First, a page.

Furthermore, Nungesser has not accepted a challenge to undergo a lie detector examination when challenged to such by the Canal Street Madam – Jeanette Maier – and if the James Gill column is in any way or manner whatsoever a “slanderous” falsehood” — then why has Billy Nungesser not filed a libel suit against James Gill, The Times Picayune, and Jeanette Maier, hummmmm!!!!!!!
Bellinger then refers to another radio show where the Nungesser topic was broached, and a caller named “Shirley from Kenner” asked, “Where did Jeanette Maier ever find a woman willing to have sex with a ‘whale’?”
Ouch. As parting shots go, that one must be judged offensive on several levels. First, it’s juvenile to make fun of a fat man’s weight. Second, it’s sexist to assume that all prostitutes are women.
Maier has told me and others, in more than one conversation, that Billy Nungesser Jr. was on her list because he was a client of hers. In fact, she said this on Crouere’s show, which prompted him to call Nungesser, to get his reaction. Nungesser said that he’d never been to the Canal Street brothel (which might be true, since Maier occasionally took her act on the road to events like fishing rodeos).
But don’t take my word for it. She told WWL the same thing in a story that no longer appears in the archives (my emphasis in bold):
Canal street madam says Billy Nungesser Jr. was a client
Posted: Tuesday, 18 March 2008 3:10PM
Jay Vice Reporting
Jeanette Maier, the so-called “canal street madam,” says that her brothel serviced Billy Nungesser Jr., president of Plaquemines Parish, before he was a political figure.
Maier claimed today in an interview with WWL that Nungesser visited her establishment in the 1980s, and that his father, a long-time political figure, had to pay Nungesser’s $10,000 tab at the brothel.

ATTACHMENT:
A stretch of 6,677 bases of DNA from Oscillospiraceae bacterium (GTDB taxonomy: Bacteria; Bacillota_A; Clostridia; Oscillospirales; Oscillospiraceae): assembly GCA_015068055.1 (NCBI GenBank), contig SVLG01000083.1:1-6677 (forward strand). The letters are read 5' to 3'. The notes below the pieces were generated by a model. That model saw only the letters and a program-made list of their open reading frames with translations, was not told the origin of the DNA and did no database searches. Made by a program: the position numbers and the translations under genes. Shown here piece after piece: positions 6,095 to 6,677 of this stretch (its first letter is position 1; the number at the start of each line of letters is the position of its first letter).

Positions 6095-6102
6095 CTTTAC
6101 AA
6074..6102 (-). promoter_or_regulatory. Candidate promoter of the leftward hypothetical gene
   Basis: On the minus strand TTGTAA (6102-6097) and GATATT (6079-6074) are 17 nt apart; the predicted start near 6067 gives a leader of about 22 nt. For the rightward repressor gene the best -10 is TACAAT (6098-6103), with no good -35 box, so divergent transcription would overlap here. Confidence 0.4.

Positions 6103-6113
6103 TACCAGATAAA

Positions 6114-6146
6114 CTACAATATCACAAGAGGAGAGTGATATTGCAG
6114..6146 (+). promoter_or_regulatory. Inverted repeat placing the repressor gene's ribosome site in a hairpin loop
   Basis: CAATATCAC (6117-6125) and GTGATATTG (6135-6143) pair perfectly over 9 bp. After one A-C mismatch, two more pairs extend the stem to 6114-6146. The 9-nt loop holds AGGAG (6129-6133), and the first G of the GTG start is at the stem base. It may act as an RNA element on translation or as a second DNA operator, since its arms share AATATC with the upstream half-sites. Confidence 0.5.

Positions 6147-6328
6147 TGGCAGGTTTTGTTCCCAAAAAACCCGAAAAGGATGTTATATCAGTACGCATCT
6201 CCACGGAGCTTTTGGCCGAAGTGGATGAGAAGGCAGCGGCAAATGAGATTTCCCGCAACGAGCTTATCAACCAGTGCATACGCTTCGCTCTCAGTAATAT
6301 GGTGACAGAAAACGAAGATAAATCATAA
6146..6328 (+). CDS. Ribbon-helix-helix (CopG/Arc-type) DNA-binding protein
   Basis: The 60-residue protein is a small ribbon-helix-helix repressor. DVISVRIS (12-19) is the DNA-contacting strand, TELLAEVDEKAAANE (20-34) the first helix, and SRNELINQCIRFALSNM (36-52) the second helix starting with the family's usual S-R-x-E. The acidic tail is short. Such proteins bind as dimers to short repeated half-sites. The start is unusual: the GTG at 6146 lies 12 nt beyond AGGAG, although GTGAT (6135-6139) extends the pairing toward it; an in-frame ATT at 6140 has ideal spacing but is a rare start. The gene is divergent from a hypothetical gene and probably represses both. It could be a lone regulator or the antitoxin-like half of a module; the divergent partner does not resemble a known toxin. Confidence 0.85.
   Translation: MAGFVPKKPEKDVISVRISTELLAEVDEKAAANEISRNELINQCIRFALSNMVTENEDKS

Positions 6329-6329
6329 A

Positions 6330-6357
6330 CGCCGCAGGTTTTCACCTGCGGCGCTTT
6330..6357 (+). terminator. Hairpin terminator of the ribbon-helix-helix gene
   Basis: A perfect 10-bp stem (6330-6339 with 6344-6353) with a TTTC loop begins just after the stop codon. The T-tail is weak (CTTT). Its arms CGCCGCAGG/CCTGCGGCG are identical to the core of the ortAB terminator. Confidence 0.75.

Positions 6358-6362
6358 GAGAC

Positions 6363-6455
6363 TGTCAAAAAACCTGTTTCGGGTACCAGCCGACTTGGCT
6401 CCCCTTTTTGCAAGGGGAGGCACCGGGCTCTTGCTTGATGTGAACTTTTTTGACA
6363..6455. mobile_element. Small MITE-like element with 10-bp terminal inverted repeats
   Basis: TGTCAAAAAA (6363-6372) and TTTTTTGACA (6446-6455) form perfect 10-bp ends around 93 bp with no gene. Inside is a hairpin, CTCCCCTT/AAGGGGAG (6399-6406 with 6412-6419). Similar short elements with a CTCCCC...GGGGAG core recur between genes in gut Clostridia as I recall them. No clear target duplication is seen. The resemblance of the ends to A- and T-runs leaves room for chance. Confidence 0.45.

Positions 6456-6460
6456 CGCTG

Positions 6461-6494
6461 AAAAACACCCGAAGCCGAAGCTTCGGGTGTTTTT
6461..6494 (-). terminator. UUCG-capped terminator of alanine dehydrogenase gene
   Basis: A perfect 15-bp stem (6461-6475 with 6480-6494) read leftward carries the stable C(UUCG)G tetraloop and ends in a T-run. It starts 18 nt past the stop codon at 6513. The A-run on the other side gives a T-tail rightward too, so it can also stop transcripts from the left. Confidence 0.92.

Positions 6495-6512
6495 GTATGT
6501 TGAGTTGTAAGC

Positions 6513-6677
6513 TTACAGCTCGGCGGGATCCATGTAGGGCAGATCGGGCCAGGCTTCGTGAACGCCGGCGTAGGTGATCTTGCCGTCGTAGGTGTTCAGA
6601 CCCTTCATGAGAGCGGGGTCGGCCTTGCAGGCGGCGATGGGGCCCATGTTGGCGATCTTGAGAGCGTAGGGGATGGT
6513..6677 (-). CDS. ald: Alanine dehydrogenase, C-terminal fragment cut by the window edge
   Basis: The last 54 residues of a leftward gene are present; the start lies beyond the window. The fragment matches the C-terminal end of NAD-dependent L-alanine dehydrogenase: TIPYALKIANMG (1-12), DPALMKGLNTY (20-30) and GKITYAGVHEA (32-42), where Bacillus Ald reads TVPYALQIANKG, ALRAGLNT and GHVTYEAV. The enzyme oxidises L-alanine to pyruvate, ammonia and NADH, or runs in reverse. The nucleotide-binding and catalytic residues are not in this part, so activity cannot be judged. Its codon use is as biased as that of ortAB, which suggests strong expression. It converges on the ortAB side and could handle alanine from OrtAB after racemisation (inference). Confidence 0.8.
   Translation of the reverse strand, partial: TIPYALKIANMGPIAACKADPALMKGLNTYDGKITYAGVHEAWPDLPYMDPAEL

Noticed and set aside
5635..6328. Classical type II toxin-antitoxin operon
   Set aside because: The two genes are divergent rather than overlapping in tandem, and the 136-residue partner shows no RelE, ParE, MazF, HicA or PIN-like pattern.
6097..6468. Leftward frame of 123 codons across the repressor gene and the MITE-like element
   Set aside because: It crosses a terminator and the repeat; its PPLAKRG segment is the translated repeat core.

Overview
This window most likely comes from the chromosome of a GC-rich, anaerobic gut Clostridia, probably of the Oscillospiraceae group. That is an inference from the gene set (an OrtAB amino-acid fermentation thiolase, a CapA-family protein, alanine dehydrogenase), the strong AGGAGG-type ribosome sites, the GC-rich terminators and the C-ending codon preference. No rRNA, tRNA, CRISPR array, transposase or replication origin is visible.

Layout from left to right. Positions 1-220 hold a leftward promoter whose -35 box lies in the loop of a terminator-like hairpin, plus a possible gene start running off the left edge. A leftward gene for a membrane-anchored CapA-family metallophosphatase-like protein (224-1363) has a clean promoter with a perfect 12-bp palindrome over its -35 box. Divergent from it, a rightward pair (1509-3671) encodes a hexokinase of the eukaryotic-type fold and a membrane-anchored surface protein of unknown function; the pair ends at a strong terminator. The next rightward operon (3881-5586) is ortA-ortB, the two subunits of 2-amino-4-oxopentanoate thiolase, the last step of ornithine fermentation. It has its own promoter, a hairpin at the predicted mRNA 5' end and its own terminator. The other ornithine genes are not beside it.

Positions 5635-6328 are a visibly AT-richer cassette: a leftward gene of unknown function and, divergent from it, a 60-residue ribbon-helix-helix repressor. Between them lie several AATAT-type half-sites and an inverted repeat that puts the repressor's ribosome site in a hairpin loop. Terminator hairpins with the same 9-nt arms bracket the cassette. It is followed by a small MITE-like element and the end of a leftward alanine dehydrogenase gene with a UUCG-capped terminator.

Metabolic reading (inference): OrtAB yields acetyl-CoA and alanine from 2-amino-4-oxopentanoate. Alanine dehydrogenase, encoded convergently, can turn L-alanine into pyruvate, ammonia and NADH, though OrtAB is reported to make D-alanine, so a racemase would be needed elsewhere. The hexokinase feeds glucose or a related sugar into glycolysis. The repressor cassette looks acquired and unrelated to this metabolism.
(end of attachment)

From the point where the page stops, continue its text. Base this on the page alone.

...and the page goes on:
Maier says the recent revelations about NY Governor Spitzer was one reason she’s making these allegations about Nungesser.
“I’m tired of the girls (prostitutes) going to jail,” said Maier. “I’m so sick and tired of the men walking away.
In a written statement, Nungesser said:
“I have never been to that establishment. These allegations came up before and are old news; they started years ago when the political enemies of my father tried to attack him. During my campaign, my political enemies tried to revive those same allegations. I say then as I say now, I have never been to that establishment.“
I’ve been told by two different associates that Dardenne’s camp was “trying to find” this information on Nungesser. Wow, what a crack team of researchers he must have! I wonder how much they’re getting paid? Let’s see, the state’s largest paper wrote about it in 2003, then Nungesser’s denial was broadcast throughout the metro area in 2008, then WWL reported on it, and the rest of it was preserved on the internet through the magic of bloggers.
The dirt’s out there, if you’re looking for it. But few apparently are. And the major media haven’t touched the topic this time around. All the while Nungesser is receiving endorsements from conservative pols and, also on his website, touting an endorsement from a conservative blog that once advised Louisianans not to re-elect Vitter because of his whoring. (We all saw how that advice panned out.) Worse, political analysts like Sadow raise question marks about Dardenne’s character while not considering the amply available evidence against Nungesser.
It used to be that Louisianans looked past questionable character in politicians as long as they were “one of us” or could crack a joke or play the political game like a round of Texas hold ’em. But now it seems like conservative Louisiana voters will forgive all sins as long as pols present themselves as consistently hard-right ideologues. Or worse: “character” itself is being redefined — collapsed, really — into an all-too-narrow, hard-right political box.
Dardenne might become the victim of this unfortunate phenomenon, unless he decides to get dirty (perhaps at Friday’s debate), or unless larger media outlets decide to resurrect the prostitute stories. The stakes are high, because neither of these men see their political future ending in the lieutenant governor’s office. Ultimately, they’re vying to succeed Jindal.
Nonetheless, Dardenne shouldn’t act surprised when Nungesser gets an endorsement from the likes of Vitter. As we’ve seen, Vitter and Nungesser aren’t such strange bedfellows. Not at all.